Also talk to your teachers at school about your goal! You never know who they might know in the aviation industry! I asked my principle about it and my careers teacher and I was amazed to see how many contacts they knew and how many VIP people I got to meet! You can never go wrong with having Contacts!

And as others have said, take a trial flight! Trust me it’s the best 30 minutes you’ll ever spend in your entire life!

PM me if you have any more questions! I’d be happy to help you out as I am still at high school myself in my final year!

Happy Flying!

John Gerard Killeen,
Student Pilot ~ Sligo Aeronautical Club

P.S I’m 16yrs old and have completed my first solo! Started flight training in August 2015 and took to the skies solo on the 30th of July 2016 after 9hrs 10 minutes of training!

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@JGK00 What an inspirational post - well done with going solo and best of luck with your flying career :)

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Thank you! @Stephen_Smith we need more of these posts on the community so I said I would do my bit! That was the advice that was given to me in that post!

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Earlier the better. Kids learn faster. 12 or 13 is perfect. You can get your ppl and instrument for your 17th birthday.

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Start saving now!
E.g. begging for money from relatives, doing odd jobs, getting a job at eg KFC.
Then, once you have money you should start training ASAP.

Train as soon as you’re able to rack up some hours. After high school, look for a certified flight school, get all the licenses necessary and by the time you’re 23 you’re finally eligible to fly for an airline!

Correct me if I’m wrong.

First of all, if you want to be a Airline Pilot you need to get a pilots license. Earlier the better for Dual Flying (with an instructor), when you’re 15 you can take ground school and then when your 16 you can apply for a student pilots license which means you can fly solo. In total, you need a minimum of 40 hours of flight hours (20 Dual Flying and 20 solo), however the national average of flight hours it takes is 60-70 hours. Then when you’re 17 and pass the written exam, check ride, medical examination, and have all of the required training and hours, you should be able to get a private pilots license.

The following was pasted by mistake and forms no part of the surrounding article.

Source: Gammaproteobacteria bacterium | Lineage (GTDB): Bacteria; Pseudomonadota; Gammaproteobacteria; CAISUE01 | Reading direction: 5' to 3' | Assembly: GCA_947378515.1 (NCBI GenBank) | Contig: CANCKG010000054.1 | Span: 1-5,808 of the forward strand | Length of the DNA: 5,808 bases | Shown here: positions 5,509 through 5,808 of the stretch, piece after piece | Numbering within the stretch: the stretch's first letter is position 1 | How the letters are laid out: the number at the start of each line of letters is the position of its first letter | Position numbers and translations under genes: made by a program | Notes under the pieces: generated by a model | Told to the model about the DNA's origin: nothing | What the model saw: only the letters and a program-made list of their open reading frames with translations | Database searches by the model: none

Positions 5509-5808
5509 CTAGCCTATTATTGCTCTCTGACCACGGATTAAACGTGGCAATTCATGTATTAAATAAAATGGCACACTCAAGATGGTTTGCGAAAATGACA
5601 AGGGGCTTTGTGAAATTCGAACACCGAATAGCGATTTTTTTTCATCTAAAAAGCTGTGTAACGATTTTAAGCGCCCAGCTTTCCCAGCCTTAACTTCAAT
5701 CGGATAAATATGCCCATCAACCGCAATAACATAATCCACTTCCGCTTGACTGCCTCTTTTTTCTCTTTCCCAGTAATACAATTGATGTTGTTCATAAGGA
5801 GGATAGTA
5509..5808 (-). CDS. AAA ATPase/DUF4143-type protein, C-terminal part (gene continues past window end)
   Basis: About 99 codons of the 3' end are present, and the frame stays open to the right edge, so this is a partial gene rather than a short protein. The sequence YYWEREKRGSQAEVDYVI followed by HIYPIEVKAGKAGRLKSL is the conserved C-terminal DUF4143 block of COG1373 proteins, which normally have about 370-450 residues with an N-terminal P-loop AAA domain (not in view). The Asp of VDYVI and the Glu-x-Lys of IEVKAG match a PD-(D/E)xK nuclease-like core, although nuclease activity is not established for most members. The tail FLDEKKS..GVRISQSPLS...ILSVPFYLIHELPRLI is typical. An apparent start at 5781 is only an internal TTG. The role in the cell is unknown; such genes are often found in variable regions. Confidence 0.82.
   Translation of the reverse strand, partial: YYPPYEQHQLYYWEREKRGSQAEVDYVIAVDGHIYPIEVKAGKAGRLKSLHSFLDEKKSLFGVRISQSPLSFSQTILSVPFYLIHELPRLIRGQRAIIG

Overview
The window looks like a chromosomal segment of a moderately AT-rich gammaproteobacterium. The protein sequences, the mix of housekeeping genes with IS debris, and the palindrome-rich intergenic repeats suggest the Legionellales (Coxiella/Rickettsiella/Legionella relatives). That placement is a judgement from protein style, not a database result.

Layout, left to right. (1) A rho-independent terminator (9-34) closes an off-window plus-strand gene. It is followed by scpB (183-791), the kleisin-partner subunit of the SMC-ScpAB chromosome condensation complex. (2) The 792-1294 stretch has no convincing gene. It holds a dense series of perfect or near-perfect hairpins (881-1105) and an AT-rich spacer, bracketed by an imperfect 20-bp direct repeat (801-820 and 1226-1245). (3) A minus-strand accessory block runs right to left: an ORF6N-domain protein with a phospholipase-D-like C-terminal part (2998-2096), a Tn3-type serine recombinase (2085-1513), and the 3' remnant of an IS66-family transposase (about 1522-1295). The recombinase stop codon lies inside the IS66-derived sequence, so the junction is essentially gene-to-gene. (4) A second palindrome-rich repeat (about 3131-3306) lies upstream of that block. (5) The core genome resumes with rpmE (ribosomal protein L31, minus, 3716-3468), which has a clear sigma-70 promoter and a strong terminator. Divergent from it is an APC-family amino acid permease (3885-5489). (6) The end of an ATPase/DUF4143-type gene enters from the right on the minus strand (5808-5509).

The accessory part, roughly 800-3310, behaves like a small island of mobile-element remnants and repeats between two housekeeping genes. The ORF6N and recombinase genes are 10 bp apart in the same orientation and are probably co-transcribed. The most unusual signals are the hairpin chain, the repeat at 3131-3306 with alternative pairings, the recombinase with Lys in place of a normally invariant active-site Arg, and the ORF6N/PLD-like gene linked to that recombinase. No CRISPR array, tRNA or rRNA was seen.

Some high schools have programs for aviation, meaning you would graduate with your private pilots license. If you’re looking for a flight school just go to your local airport or go on the airports website and call the flight school number if there is one. Prices are sometimes high depending where you go, so save up when you can!

Usually the path takes you on being a Certified Instructor for about two to three years depending on how often you fly to get the 1500 hours MINIMUM needed. This with your ratings and Airline Transport Pilot training done. In college, you can attend one of the aviation colleges or just a normal college to get a required bachelor’s degree of anything for the major airlines. If you want to be a regional pilot, they prefer an associates degree.

Thheeeeeennnn after that. you can just apply for an airline ( https://www.airlineapps.com ) you’ll have to take the airline training for the plane they put you in. (pretty sure)

I’ve heard British Airlines and other airlines have reimbursement programs for people who have financial problems. There are also many scholarships that are listed on the FAA website.

I hope this gave you more insight. :D

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I also listen to funny ATC, listen to ATC in the background (on the liveatc.net app) while playing infinite flight, and watch plane vlogs!

It really helps with the basics before training, getting the gist of ATC…

I would recommend you guys check out (pilots eye and steveo)
https://youtube.com/user/PilotsEye

If you’re looking for a laugh, I suggest listening to JFK Ground (aka Kennedy Steve)